Tripe Sandwich! Several meals on a bun!
Viva Cicchetti!

From photos of our recent trip to Italy, the casual observer might conclude that Steve and I did absolutely nothing but eat. But that is not (strictly) true.

We took lots of pix of various art treasures in Rome and Florence. Our usual museum habit is to notice, not just David, and The Pieta, and The Birth of Venus, but also some of the weirder artistic offerings of eras gone by. Therefore, we have in our collection of photographs a bizarre painting of children put into a pickle barrel, an Adoration of the Magi that includes the art patron who had commissioned the work, standing around adoring Baby Jesus. There were the MANY arrows sticking out of poor Saint Sebastian, and the large but placid lion curled up at the feet of Saint Jerome. We traipsed from one gallery to the next, until it was all a blur of oil on canvas. But my point is—these photos prove that there were distinct moments between meals!

We also lit candles in cathedrals, attended classical concerts, climbed towers in Lucca and rode in vaporetti (water buses) in Venice. At no time during these various activities were we eating!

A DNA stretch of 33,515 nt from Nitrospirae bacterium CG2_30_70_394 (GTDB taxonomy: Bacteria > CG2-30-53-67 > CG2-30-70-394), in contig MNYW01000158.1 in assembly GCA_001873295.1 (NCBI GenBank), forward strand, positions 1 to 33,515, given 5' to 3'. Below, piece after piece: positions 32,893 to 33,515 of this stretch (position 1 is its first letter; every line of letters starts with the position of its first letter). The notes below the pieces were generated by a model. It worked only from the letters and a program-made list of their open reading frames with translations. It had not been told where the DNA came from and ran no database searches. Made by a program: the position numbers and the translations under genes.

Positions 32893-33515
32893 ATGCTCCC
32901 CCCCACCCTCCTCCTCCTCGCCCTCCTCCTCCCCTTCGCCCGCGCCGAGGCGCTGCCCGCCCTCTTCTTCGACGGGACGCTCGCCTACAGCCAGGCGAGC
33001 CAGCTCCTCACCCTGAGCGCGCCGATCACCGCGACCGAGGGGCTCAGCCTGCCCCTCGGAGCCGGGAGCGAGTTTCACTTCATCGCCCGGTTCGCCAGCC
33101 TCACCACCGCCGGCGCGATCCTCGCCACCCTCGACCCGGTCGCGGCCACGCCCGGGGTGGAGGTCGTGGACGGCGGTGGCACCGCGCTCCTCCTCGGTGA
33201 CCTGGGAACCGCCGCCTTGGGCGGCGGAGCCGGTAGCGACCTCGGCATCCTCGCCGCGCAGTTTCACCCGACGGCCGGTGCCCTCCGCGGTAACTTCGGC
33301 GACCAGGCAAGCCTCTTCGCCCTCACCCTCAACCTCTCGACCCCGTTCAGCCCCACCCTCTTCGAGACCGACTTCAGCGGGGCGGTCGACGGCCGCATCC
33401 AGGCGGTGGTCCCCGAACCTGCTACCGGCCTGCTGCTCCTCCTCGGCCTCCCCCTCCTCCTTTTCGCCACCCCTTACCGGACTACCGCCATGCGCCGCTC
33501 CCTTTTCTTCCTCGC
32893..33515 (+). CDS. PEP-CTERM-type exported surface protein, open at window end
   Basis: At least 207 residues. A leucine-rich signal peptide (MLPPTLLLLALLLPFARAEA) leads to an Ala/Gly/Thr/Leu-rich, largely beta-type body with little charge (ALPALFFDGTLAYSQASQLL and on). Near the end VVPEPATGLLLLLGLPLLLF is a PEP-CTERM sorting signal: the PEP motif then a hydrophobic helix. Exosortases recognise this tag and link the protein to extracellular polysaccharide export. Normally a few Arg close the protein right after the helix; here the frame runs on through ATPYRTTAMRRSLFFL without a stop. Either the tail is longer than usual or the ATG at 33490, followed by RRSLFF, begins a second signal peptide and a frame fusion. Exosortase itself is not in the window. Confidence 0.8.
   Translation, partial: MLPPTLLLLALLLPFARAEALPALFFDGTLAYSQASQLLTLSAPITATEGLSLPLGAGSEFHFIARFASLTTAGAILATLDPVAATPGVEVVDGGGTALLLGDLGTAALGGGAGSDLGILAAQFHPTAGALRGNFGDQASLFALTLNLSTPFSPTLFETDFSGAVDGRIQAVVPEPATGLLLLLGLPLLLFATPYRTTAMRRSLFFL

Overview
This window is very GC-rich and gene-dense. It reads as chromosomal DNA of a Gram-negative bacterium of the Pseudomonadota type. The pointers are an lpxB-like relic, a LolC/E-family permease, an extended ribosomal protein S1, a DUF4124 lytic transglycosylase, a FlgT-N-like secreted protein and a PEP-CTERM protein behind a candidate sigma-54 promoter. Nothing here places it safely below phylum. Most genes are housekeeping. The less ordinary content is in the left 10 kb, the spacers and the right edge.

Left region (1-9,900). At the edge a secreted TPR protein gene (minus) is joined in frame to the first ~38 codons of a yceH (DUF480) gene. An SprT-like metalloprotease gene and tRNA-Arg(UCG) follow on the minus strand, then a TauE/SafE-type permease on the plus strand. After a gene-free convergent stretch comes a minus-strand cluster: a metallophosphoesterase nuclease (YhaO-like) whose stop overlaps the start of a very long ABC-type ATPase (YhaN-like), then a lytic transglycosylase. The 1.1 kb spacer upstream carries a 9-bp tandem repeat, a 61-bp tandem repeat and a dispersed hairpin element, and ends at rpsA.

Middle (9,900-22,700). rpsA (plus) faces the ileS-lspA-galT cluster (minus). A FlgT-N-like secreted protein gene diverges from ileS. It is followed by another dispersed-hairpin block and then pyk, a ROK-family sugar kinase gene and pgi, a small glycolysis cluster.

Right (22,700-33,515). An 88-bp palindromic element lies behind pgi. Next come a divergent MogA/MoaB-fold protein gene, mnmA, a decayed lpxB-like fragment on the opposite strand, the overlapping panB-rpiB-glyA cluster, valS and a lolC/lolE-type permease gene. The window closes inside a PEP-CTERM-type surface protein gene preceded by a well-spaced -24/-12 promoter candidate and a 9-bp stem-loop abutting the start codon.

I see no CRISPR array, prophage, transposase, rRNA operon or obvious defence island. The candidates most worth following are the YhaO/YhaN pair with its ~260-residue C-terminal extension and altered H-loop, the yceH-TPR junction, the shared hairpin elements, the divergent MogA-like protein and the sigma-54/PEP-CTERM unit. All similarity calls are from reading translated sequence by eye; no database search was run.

However, most of the rest of the time, we were.

I thought I did not adore Italian cuisine, largely because I have a thing about tomato sauce coating everything. I’ve consumed way too many sub-par pizzas and mushy bowls of linguine in the US. Indeed, before the trip, I wondered how our meals would stack up compared to what we had consumed in Barcelona and Paris on our last journey together.

Well, pictures, as they say, don’t lie. For every one snapshot of an historic building or beautiful garden, we have five of us stuffing our faces.  Spicy tripe sandwiches from a street cart! Cicchetti (the Venetian equivalent of tapas) featuring scallops in their shells, robiola cheese and fig jam on toast, and huge, succulent marinated prawns! Salami and other cured meats drizzled with local honey! Lucca’s specialty, ravioli in browned sage butter! And the gelati! No matter how full we were, we always made room for several scoops of stracciatella, panna cotta, zabaglione and darkest chocolate flavors of frozen awesomeness. 

We couldn’t bring much home in the food department, alas…not much more than some amazing biscotti from the bakery next to our Airbnb in Florence. But perhaps that is just as well…we aren’t getting nearly the amount of exercise that we did abroad, to burn those calories (I went from walking nine miles every day, right back to my old, slothful, four block drive to work).

I almost dread my next visit to an Italian restaurant stateside, because I know it couldn’t possibly compare. Which means, of course, we have to go back! Let’s see, if I stick to yogurt for the next year or two, I might be ready to tackle another incredible, candied orange-studded cannoli from Paticceria Ballarin…

Not that we remember the food in Italy most. Not at all.